• Who doesn’t want their video or podcast to reach a million-plus eyes and ears, or have their text spread across cyberspace at lightning speed? The reality, though, is those represent a miniscule percentage of the whole, and simply not possible for most brands or companies. Fact is … (click for answer)Building long-lasting relationships, putting quality before quantity, and tying social media into your company or client’s revenue stream should be the main priorities (in that order). Again, the main priorities should be:Building long-lasting relationshipsQuality before quantityTying social media to the revenue stream
  • This one’s not only a myth, but just bad business. Fact is … (click for answer)If you aren’t putting your content out there, then someone else is. As Lisa Barone ofOutspoken Media said, “ignoring social media makes you mute, not invisible. Those conversations about you are STILL going to happen whether you’re present or not. The only difference is now you have no voice to direct to handle them. You’re guilty by omission. The safest thing is to get involved. It’s to let people know that you’re listening, that you exist, and that you’re committed to fixing things. Because that type of involvement not only breeds goodwill and understanding, it’s a deterrent to those kinds of comments in the first place.”Source:http://www.businessinsider.com/6-social-media-myths-you-should-get-over-right-now-2010-6#myth-5-its-safer-not-to-get-involved-since-we-cant-control-it-5#ixzz1GWv9kslO
  • First, what’s wrong with this statement in general? Answer: Social media is a TACTIC, not a strategy!To answer the real question here, yes, if your audience is attuned to social media, it can be a viable tool of engagement. But your communication program should not paint itself into a virtual corner. To demonstrate and measure success, it's essential to create communications objectives that are aligned with your organization's broad goals.  You should always understand both the risks and benefits of the tactics you choose – social media is no different. Fact is … (click for answer)Note that if your product or your content sucks, it’s not going to magically be great when posted on Facebook, Twitter or a blog. If your communications strategies aren’t producing the desired results, you should be looking at why that is instead of adding social media to your campaign.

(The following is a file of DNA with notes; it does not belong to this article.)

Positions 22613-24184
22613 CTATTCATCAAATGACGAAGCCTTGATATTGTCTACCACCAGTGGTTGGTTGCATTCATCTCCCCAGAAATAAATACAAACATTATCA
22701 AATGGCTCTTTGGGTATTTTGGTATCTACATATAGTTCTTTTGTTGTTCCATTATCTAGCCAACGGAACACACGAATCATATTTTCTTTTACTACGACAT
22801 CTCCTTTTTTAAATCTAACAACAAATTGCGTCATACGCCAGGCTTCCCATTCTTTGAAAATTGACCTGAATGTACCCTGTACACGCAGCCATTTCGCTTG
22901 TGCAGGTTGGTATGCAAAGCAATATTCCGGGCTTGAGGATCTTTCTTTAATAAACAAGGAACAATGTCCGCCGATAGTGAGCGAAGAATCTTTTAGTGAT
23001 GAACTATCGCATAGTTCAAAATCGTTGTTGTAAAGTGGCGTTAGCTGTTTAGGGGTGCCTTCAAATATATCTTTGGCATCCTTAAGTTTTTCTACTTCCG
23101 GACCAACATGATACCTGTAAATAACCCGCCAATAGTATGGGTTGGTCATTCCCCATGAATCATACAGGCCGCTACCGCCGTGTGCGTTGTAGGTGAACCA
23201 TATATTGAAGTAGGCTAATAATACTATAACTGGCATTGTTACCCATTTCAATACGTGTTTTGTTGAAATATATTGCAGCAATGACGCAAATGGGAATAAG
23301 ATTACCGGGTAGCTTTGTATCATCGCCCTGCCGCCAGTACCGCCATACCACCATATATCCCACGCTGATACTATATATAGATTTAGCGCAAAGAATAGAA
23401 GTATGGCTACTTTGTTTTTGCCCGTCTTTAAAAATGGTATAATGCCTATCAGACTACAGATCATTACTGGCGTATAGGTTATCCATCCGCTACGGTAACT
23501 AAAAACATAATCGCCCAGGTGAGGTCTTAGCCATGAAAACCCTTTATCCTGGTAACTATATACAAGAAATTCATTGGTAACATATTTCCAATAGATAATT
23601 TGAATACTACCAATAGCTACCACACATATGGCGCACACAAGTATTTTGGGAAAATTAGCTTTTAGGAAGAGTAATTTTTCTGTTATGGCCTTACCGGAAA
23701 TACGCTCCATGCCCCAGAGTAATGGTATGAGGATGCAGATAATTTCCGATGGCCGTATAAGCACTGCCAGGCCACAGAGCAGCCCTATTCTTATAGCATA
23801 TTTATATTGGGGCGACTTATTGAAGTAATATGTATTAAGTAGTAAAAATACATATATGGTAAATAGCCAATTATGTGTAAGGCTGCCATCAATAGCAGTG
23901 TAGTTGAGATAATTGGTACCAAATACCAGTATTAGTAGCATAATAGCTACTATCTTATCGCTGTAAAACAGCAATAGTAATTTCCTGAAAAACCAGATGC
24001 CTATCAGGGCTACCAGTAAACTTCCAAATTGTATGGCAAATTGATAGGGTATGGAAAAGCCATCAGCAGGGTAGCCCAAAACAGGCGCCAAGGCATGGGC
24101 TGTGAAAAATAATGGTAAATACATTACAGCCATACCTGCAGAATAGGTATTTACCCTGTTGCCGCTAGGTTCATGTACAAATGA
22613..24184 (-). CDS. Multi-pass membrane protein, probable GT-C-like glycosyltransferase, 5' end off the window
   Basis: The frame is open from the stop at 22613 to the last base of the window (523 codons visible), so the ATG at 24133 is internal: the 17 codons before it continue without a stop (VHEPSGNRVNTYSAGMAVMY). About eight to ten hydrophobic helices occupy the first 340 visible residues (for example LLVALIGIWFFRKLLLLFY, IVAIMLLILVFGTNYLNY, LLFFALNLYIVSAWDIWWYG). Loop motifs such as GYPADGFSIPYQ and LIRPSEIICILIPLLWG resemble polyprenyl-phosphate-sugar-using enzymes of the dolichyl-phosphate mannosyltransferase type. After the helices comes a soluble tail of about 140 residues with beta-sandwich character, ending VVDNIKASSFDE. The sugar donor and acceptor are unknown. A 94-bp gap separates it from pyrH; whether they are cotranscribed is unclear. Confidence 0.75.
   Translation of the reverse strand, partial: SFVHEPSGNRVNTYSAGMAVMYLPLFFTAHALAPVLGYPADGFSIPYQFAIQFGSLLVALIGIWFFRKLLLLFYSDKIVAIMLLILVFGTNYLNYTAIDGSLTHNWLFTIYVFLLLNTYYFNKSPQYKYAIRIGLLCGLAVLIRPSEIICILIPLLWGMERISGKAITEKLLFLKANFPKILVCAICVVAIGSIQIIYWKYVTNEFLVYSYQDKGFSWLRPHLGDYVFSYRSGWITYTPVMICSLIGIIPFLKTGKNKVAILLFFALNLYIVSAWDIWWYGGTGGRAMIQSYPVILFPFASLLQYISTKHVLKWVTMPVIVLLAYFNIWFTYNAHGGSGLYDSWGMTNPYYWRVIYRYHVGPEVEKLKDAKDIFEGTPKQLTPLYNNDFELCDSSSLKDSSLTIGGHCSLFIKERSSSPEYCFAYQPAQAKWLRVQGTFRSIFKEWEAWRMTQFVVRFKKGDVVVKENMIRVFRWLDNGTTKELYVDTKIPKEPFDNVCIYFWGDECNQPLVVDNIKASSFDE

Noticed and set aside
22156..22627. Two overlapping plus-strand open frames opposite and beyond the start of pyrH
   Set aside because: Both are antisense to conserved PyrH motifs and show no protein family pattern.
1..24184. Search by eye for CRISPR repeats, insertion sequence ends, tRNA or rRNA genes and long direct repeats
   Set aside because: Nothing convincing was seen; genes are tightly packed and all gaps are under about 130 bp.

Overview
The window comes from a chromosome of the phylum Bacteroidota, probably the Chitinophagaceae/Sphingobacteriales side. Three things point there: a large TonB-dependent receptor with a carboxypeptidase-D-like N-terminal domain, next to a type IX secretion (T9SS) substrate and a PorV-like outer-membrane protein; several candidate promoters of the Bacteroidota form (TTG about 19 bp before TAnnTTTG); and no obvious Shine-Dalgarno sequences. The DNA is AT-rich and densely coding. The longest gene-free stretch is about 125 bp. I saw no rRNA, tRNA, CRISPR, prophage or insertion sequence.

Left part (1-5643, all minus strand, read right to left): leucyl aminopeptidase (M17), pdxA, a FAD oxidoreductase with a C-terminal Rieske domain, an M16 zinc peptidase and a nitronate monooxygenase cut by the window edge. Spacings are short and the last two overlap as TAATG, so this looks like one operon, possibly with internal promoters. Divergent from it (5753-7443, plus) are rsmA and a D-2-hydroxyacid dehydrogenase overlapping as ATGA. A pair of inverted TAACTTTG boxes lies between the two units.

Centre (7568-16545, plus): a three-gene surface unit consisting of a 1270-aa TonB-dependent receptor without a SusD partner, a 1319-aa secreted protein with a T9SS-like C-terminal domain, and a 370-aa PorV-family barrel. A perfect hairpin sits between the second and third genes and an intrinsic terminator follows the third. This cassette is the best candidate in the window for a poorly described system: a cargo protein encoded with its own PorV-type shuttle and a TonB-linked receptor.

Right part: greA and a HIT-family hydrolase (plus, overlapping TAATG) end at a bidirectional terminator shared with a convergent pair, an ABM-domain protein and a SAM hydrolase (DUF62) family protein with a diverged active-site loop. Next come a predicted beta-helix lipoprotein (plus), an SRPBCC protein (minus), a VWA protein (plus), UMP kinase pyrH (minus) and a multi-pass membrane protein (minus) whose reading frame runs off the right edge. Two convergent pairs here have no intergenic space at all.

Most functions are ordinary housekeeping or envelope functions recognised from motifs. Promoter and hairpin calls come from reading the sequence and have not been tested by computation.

Debunking Social Media Myths Debunking Social Media Myths Presentation Transcript

  • Follow BurrellesLuceTressa on Twitter: Tressa Robbins VP, Media Contacts BurrellesLuce
  • Debunking Seven Common Social Media Myths Photo source: http://www.flickr.com/photos/matthamm/2945559128
  • Myth #1:Social media will soon replace traditionalmedia as the most viable source of news.
  • Myth #2:Social media is a cost-effective and easy way to connect and engage with stakeholders and brand constituents.
  • Myth #3: If you want to take part in social mediayoull need to hire a “social media agency"or some other form of social media "guru.“
  • Myth #4: Because content is posted online or insocial media, it is exempt from copyright or anti-piracy laws.
  • Myth #5:To succeed in social media my online content must go viral.
  • Myth #6:It’s safer not to jump into social media since we cant control it.
  • Myth #7:Social media is an effective communication strategy.
  • What other social media myths do you think need to be “debunked”?
  • Resources Learn more:Free downloads @ BurrellesLuce.com/resourcesCheck out our BurrellesLuce BLOG Fresh Ideas Burrellesluce.com/freshideas
  • Follow BurrellesLuceTressa on Twitter: Tressa Robbins VP, Media Contacts BurrellesLuce